Football coaches rarely deviate from their own established strategies. This is often the reason why successful former coaches struggle to win years later. For example, Monte Kiffin and Rod Marinelli were once the brightest defensive brains in the NFL. Their defense of Tampa 2 had almost single-handedly won the Buccaneers a super bowl. But when the Cowboys brought in the duo almost a decade later, it quickly became apparent that the game had overtaken them. Ultimately, a lack of evolution and adaptation is what sealed Kiffin and Marinelli’s destinies in Dallas.

It’s also a part of what sealed Mike McCarthy’s fate in Green Bay. Like Kiffin and Marinelli, McCarthy had tangible proof that his approach worked. He had won a Super Bowl in his fifth year as Packers head coach and has won more career games than any other Green Bay coach not named Curly Lambeau. His teams have made the playoffs eight straight seasons, including four straight division titles, and McCarthy even had a street named after him outside the stadium.

The great Bob Sturm joined RJ Ochoa on this week’s episode of The Ocho to discuss the Mike McCarthy idea and credit. You can listen to the episode just above, but be sure to subscribe to the Blogging The Boys podcast network so you don’t miss any of our shows. Apple devices can subscribe here and Spotify users can subscribe here.

But as the years went on and the trends in the league changed, McCarthy remained more or less the same. While much of his demise can be attributed to the toxic relationship with quarterback Aaron Rodgers – a more in-depth summary of which can be found here – McCarthy also allowed his scheme and overall approach to the game to become stale and stale.

So when Green Bay decided to fire him with four games remaining on the schedule – making him the very first Packers coach to be fired during the season – it was a welcome time for a change. That is to say, after the initial shock has worn off.

A month later, when the hiring cycles opened, McCarthy was only interested in the Jets. However, the one in New York reluctance to let McCarthy build his own staff led the Super Bowl-winning head coach to take a year off. That’s when McCarthy did a real self-assessment, caught up on league trends by watching films from other teams up close than he ever had the chance. to do so as a head coach, and even visited the Pro Football Focus headquarters in Cincinnati.

It was an important moment for McCarthy. Not only because he was the first NFL head coach to visit PFF HQ, but because he repeatedly made fun of analyzes and other advanced statistics – the exact sort of thing that PFF produced – while in Green Bay. McCarthy was an old-fashioned football coach who scoffed at the idea that numbers and spreadsheets could give insight into a physical and inherently violent sport. This version of McCarthy, who once said that “the stats are for the losers”, would likely have felt a close kinship with his current division rivals. Joe judge and Ron rivera.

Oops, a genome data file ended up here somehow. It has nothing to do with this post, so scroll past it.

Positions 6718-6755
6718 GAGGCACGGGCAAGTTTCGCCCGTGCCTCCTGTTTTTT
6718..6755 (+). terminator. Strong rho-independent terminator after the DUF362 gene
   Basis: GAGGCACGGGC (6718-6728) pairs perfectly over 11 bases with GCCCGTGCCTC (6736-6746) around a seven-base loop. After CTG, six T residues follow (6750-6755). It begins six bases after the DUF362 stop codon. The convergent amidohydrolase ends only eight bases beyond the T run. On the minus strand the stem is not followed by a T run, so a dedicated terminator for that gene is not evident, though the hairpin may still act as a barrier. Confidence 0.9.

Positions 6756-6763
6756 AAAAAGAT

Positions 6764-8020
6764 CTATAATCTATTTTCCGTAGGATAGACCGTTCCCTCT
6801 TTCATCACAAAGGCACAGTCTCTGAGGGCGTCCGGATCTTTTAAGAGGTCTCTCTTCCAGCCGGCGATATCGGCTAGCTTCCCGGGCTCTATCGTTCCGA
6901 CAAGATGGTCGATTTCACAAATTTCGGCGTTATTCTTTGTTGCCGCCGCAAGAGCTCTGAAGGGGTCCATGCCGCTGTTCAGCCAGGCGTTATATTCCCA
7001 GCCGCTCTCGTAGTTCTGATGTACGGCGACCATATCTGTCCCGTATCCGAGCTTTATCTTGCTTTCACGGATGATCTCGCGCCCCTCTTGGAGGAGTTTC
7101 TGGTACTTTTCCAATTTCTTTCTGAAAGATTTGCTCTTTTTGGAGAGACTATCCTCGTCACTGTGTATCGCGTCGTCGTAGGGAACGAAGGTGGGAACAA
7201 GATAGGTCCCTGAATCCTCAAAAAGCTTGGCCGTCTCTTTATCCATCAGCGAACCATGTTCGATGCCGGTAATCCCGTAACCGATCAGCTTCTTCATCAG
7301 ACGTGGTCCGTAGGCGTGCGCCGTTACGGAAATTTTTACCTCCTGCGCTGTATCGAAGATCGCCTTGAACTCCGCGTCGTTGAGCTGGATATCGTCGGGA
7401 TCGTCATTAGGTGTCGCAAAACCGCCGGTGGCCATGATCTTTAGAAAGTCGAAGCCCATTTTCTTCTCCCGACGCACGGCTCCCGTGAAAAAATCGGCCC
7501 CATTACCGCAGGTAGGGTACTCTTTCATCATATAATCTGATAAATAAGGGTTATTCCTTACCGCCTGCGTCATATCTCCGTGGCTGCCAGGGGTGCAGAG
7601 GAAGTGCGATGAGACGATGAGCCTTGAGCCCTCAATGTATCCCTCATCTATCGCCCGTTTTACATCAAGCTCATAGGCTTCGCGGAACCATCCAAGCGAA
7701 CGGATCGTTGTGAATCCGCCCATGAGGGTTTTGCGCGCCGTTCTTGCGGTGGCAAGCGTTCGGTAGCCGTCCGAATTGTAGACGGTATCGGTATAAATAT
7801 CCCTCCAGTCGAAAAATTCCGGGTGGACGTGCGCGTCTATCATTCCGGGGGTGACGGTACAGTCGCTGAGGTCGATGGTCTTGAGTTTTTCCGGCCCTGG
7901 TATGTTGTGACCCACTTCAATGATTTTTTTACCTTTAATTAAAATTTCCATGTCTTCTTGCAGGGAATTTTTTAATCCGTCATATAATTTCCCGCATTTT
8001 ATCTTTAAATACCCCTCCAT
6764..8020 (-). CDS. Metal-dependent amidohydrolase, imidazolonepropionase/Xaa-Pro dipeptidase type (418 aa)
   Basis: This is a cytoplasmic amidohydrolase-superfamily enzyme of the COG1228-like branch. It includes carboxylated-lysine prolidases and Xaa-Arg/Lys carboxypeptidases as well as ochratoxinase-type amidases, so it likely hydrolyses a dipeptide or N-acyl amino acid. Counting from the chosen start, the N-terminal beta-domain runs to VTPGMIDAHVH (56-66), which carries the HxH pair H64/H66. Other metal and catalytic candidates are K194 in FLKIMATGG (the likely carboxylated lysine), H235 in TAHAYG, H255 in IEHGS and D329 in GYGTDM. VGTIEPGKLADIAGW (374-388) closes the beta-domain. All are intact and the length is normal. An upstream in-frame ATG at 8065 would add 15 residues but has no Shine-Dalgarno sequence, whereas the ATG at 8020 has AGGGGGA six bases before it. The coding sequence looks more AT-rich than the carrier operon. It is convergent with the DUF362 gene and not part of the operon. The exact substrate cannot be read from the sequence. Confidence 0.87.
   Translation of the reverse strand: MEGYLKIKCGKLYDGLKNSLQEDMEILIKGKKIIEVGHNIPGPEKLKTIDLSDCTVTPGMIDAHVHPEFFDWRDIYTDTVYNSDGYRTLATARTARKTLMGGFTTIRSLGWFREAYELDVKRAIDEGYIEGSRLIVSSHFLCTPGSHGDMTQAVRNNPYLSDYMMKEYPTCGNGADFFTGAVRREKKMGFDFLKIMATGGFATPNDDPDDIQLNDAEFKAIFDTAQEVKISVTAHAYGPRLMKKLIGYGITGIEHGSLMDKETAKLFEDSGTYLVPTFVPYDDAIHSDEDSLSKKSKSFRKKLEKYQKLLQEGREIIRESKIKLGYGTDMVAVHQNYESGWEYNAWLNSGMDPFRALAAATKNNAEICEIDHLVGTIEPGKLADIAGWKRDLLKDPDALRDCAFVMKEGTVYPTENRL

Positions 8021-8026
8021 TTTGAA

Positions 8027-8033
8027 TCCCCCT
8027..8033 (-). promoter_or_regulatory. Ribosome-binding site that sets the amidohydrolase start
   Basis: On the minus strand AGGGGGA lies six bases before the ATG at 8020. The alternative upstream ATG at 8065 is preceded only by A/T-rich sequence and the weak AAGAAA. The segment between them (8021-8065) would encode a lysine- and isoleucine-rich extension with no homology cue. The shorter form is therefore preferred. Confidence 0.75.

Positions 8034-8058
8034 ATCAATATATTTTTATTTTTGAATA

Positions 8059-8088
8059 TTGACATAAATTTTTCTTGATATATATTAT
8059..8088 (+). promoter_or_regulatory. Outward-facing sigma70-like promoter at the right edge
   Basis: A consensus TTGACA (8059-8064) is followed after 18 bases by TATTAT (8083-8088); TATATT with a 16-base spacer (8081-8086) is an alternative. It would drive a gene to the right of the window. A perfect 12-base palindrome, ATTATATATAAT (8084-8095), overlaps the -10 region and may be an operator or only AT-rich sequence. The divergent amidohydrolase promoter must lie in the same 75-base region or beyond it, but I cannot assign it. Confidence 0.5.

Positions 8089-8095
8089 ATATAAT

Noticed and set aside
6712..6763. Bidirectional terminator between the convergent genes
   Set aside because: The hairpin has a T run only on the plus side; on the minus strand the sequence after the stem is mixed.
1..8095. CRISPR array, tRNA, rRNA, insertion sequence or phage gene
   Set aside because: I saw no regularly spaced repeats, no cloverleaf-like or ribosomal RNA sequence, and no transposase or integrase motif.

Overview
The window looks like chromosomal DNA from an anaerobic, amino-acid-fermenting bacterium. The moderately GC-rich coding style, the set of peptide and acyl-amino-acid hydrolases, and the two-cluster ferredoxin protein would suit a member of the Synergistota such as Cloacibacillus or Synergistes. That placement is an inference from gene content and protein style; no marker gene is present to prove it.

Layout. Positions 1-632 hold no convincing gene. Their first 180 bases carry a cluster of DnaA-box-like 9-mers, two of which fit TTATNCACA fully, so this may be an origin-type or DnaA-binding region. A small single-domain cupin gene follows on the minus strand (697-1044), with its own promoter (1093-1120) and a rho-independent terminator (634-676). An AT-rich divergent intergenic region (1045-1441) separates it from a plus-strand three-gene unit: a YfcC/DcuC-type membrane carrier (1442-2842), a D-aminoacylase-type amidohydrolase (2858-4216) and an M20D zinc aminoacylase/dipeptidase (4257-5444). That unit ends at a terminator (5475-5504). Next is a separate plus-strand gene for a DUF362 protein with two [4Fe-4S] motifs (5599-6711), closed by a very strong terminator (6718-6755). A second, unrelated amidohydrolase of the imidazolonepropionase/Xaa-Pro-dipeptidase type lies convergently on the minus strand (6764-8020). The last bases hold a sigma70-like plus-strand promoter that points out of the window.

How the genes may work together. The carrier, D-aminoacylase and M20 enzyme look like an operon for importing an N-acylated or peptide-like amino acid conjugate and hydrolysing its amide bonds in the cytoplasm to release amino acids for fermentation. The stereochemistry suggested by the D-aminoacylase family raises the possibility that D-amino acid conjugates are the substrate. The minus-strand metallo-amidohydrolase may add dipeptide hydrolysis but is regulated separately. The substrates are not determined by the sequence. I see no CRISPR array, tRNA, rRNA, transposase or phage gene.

However, this version of McCarthy also recorded an 11-16-1 record in his last two seasons and didn’t even reach year-end until he was fired. Things had to change for McCarthy to be successful whatever his next job. So he traveled to Cincinnati to try to find out more about how the analysis could help him become a better coach.

“I was surprised that he was here to start,” said George Chahrouri, executive director of research and development and content at PFF, in a telephone interview. “He’s obviously super accomplished. It was cool to see someone like that going out of their way to try to learn and ask questions. They were particularly interested in ways to make their study and process more efficient. And then when we started talking about WAR (Wins Above Replacement) and how to empower players, they found it very interesting as well as the decision making in the game.

“Everything since: ‘How much should I rethink my fourth try strategy? “But also:” What is the right second and long strategy? What is the right third-court strategy? It was a really good conversation around the call versus the decision making and how those things sort of vary. “

McCarthy came out of the meeting as a believer and introduced a 14-person tech branch to all of the NFL teams he interviewed with as a method of integrating analytics into the game. Some have expressed doubts about McCarthy’s seriousness. about that, given the magnitude of a reversal for him. But not only did McCarthy support this in Dallas, his decision making in fourth position has proven that he, in fact, uses analytics more than he ever has:

However, analysis was not all that McCarthy evolved into. When he was at Green Bay, McCarthy was always the one to call offensive games, except for one season in which he handed those tasks over to his coordinator Tom Clements. It didn’t go well, McCarthy resumed his play call duties, and sworn never to do it again.

Obviously, he broke that vow, as Kellen Moore now calls the offense under McCarthy. It was a big decision for McCarthy, but one he made because he understood how good Moore was as a caller and how good his chemistry with Dak Prescott was. Once again, this moment drew a clear line between the old McCarthy – the one who was stuck in his ways and preferred to be the one in control at all times – and the new McCarthy, the one who sees the value in delegating certain tasks. to people who are better than him.

Is this new version of McCarthy perfect? No. Does he receive all calls correctly? Certainly not. And McCarthy is probably nothing compared to Kevin Stefanski, Brandon Staley, and John Harbaugh when it comes to using analysis as much as possible. But it’s easy to see that McCarthy is a much better coach than he was at Green Bay, at least towards the end, and that’s because he did something coaches rarely do: evolve.